The Oldest College Newspaper in Pennsylvania

The Lafayette

The Oldest College Newspaper in Pennsylvania

The Lafayette

The Oldest College Newspaper in Pennsylvania

The Lafayette

Bear sighted near campus

The bear sighting was reported directly to Easton City Hall. (Photo courtesy of @cityofeastonpa on Twitter)

Last Thursday, a bear sighting was reported “on College Hill near Parker Ave and Shawnee Ave,” according to a tweet by the City of Easton. The sighting occurred approximately one mile northeast of Lafayette’s main campus. 

The alert advised residents in the area to “keep trash inside, remove bird and squirrel feeders, and … not throw food scraps outside” in accordance with Pennsylvania Game Commission (PGC) recommendations, and to contact emergency services if the bear became aggressive.

“It’s been a couple of years since we’ve actually seen [a bear], but it’s fairly common,” Jack, a resident of the neighborhood where the bear was sighted who declined to provide his last name, said. “It doesn’t really bother us.”

Jack reported that he heard the bear knock over multiple trash cans and cross through his garden.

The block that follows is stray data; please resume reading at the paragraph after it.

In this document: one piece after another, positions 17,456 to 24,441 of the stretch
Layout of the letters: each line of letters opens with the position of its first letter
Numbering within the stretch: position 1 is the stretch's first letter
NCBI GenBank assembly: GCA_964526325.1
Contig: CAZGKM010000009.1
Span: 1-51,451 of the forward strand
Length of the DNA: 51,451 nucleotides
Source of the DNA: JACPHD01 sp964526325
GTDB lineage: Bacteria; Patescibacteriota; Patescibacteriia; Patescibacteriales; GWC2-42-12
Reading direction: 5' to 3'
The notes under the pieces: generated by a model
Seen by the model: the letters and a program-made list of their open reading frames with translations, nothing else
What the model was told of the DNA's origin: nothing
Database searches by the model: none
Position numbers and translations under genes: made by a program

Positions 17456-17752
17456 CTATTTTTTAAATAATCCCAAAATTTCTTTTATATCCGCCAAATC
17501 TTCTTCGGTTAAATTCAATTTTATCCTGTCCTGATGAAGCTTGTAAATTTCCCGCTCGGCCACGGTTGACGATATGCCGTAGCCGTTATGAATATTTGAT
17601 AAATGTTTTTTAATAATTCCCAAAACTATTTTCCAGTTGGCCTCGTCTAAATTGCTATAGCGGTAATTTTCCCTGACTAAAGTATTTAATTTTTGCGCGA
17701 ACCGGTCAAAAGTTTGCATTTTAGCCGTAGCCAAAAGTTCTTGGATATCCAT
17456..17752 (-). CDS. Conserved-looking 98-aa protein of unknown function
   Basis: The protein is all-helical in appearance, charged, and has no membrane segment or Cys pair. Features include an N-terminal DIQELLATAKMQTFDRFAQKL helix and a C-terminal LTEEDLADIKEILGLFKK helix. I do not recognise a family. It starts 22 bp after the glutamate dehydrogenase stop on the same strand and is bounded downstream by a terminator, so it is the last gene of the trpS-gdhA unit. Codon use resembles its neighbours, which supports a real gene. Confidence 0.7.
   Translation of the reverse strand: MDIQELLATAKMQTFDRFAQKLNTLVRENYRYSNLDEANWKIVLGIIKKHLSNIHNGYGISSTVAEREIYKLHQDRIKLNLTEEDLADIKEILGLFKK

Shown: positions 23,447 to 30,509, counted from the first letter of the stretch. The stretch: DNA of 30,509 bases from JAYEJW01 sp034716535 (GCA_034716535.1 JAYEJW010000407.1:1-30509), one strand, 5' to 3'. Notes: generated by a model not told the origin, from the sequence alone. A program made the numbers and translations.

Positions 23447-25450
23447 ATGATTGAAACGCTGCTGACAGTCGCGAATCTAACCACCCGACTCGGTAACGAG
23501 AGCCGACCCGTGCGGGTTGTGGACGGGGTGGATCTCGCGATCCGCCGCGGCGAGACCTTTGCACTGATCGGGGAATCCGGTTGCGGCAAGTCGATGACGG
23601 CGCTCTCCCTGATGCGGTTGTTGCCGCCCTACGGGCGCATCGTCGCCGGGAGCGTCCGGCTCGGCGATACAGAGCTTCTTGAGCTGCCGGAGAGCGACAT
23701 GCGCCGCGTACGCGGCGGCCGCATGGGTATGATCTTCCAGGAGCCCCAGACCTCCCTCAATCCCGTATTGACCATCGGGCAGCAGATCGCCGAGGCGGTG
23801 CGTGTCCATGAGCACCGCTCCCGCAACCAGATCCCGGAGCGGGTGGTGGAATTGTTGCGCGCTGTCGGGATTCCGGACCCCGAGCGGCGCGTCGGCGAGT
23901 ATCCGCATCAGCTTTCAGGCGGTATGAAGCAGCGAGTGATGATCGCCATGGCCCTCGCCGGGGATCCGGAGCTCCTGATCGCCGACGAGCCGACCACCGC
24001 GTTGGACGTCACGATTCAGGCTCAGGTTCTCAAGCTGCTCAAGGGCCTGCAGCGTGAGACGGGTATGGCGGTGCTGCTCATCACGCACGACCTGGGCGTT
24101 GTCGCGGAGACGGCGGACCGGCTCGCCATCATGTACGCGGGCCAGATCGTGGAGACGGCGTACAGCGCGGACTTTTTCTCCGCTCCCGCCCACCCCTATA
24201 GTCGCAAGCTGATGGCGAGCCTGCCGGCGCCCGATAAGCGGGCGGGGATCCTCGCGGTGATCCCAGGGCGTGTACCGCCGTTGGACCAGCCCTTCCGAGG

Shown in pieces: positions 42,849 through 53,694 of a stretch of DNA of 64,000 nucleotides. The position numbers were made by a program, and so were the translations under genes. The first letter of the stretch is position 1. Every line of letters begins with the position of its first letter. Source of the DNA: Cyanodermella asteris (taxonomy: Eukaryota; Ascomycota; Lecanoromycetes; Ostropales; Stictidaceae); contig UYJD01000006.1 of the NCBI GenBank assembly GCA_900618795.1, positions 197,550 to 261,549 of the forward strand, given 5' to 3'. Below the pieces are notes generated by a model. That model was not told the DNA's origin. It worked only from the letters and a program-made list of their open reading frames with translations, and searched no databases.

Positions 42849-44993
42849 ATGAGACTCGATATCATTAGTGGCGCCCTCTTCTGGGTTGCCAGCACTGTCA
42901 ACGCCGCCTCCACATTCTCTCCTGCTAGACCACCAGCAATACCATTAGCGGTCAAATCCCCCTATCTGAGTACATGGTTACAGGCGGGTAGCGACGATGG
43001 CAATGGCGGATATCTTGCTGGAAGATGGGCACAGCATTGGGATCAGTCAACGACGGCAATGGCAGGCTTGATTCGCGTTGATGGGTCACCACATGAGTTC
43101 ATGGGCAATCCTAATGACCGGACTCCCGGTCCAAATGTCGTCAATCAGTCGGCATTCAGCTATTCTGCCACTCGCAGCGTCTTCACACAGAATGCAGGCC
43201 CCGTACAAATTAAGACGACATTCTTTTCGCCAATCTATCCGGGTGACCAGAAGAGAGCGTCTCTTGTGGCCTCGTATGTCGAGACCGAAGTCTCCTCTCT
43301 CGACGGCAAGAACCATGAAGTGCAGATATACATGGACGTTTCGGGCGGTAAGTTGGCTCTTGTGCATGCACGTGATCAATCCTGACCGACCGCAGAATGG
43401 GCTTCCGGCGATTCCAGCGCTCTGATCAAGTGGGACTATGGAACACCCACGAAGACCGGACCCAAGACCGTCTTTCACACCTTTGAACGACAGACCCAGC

Black bears are common in Pennsylvania. According to the PGC website, the black bear is the only bear found in Pennsylvania, and in 2015, there were approximately 20,000 bears living in the state. They are usually drawn into residential areas by potential food sources, such as trash and animal feeders, as the aforementioned guidelines state.

While College Hill residents may be used to bears, students seem less accustomed to the proximity of wildlife to campus.

“I was very surprised,” Charlotte Farrelly ‘26, a native of Pennsylvania, said about the bear. Though local to the college, Farrelly was shocked to think that wildlife was so common in a suburban city. 

The PGC recommends one of two courses of action if a black bear is sighted: make a loud noise to scare the bear away or simply leave it alone. No fatal black bear attacks have ever been reported in Pennsylvania since PGC began documenting encounters, but spring is traditionally the most dangerous time of year for black bear attacks. 

It is illegal to feed black bears in Pennsylvania. Bears that become dependent on human food often return to residential areas and can become aggressive. 

If a bear is sighted, it can be reported to the Pennsylvania Game Commission Southeast Region with a phone call to 833-742-4868 or 833-742-9453 or Easton Police Non-Emergency at 610-759-2200. If a bear becomes aggressive, one can call 911.

Neither the Pennsylvania Game Commission nor the Easton Police Department could provide any information about the sighting, as it was reported directly to City Hall. Students should be made aware of any updates about this situation from Easton’s social media pages if a bear is reported closer to campus. 

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Selma O'Malley, News Editor
Waiting for someone to write a sitcom about a college newspaper.

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